Quill & Quire
From a young age, Canadians learn about our country’s most famous painting movement in art classes, yet the Group of Seven’s dramatic landscapes and blazing depictions of Canada’s wilderness still don’t seem to get the respect they deserve.
Ross King, the best-selling author of Brunelleschi’s Dome and, more recently, Michelangelo and the Pope’s Ceiling, redresses this imbalance by situating the group of artists within a larger historical context. His compellingly detailed account begins in 1912, as the painters were just meeting, and continues through the Great War, culminating with the group’s eventual disbanding in the 1930s. King’s elegant prose is a joy to read as he introduces each figure, giving the reader a rare glimpse into the lives of young men who were united by the desire to create a distinctly Canadian painting style at a time when critics, collectors, and the public were hostile toward the aspiring modernists.
The book opens with Tom Thomson and A.Y. Jackson, who met as young designers at Grip Painting and Publishing Co., en route to paint in Algonquin Park. The paintings of another co-worker, J.E.H. Macdonald, were noticed by Lawren Harris, scion of the wealthy Massey-Harris family, whose own artistic sensibility had been influenced by Edvard Munch and the Gruppe der Elf (Group of Eleven). Together, Harris and Macdonald established the Studio Building on Toronto’s Severn Street and recruited Thomson, Jackson, Arthur Lismer, Frederick Varley, and a few others to join them.
The book follows these artists – then known as the Algonquin Park School – as they struggle to earn a living, aided by their patron, Dr. MacCallum, and National Gallery of Canada director Eric Brown. The Group also faced detractors, including the notably crabby Saturday Night assistant editor Hector Charlesworth, the painter Carl Ahrens, and even, in later years, Prime Minister Mackenzie King.
The heady relationships among the men – from Thomson as MacDonald’s protégé to Harris as the group’s de facto leader – emerge throughout the book, and King spends considerable time recounting each artist’s adventures during the First World War. By the time the group officially formed in 1920, their style was already outdated in Europe, but readers of this book will be reminded of their tremendous achievements, which provide a timeless reflection of our country’s magnificent landscape.
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"It's to dispel the myth of [uncultured artists] that Ross King
has risen to the challenge of writing yet another book on the gang. It is a real collective biography, focusing on the personalities of the painters, their influences and the swirling currents of nationalism, theosophy and Whitmanesque transcendentalism they were caught up in." (Toronto Star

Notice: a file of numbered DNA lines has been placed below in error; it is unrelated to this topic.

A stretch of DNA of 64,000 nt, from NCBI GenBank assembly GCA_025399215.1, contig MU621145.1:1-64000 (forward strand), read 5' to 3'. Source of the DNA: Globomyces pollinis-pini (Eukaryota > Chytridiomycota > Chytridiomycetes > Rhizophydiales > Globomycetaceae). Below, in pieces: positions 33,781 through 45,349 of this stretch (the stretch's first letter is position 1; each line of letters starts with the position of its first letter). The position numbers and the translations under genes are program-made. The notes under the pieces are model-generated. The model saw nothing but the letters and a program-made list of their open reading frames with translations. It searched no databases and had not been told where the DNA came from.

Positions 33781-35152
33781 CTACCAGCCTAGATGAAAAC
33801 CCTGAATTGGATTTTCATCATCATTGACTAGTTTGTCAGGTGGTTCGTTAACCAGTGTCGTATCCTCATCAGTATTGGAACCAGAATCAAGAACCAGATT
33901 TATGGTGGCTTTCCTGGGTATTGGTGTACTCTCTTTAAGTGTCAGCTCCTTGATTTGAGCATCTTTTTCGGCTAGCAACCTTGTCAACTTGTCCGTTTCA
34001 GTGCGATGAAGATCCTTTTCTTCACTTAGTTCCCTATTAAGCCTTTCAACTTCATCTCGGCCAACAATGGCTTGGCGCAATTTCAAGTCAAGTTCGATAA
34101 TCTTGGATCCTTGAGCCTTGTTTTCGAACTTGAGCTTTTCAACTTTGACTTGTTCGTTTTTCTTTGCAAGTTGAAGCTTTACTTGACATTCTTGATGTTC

"In Defiant Spirits
gets at much more than what the Group of Seven painted; he discloses who the men were and brings them to life." (Eye Weekly
's collective look at the Group of Seven not only paints vivid portraits of the individual artists, but it reaffirms their place in Canadian cultural history and offers a clearer understanding of what it was like to persist in artistic activity." (Globe & Mail
's Defiant Spirits
not only situates Tom Thompson, A.Y. Jackson, et al in their historical contexts, it also conveys their emerging artistic sensibilities and their desire to create an authentic Canadian art, even in the face of institutional hostility." (Quill & Quire
"If Ross King
were a geologist, he'd have made millions striking untapped rivulets of gold or oil in overlooked places. Instead, as an art historian, he mines nuggets of obscure information that he forges into page-turners about Brunelleschi, Michelangelo, Manet and, in this new book, the Group of Seven." (Montreal Gazette
] is a paradigm shift. With his usual spirited prose and faultless research, King
makes internationalists out of the Group of Seven, showing them responding and reacting to the art of their day and the socio-political upheavals brought about by the First World War. These were ambitious artists and King
never lets them settle into the comforts of cottage life and Canadiana." (Canadian Art
, an admirably industrious researcher and deft writer, already much admired for his books on the Renaissance, splendidly braids together the lives of eight painters, the seven members of the Group and Tom Thomson. His skill and intelligence make Defiant Spirits
an essential addition to any library of Canadian art history." (National Post
"With Defiant Spirits
, as in his other biographical art histories, takes on big subjects, big personalities and big events and weaves them into a concise, entertaining narrative. He is a master researcher and biographer and this book serves as an informative introduction to an important era in Canadian art history." (Telegraph Journal
"Biographer and historian King
traces the roots of Tom Thomson and the Group of Seven back to 1912, when their exposure to the works of Cezanne, van Gogh and other European modernist artists combined with their love of the Canadian wilderness to create a new and totally Canadian style." (Globe & Mail
's writing is characterized by clarity, compassion, and humanist intelligence...The personal, political, and aesthetic obstacles they encountered are described here with sympathy, so that we feel we've actually met these individuals -- the goal of any good biography." (Library Journal
's book does an excellent job of exploring the roles of these visionary individuals in the shaping of an artistic cultural identity." (Publishers Weekly
"King's book functions spectacularly, both as compelling biography and (more importantly) as internationally contextualized art history, and the thoroughness and quality of its research are sure to make it a standard reference work for students (of all stripes) of Thomson and the Group." (Canadian Literature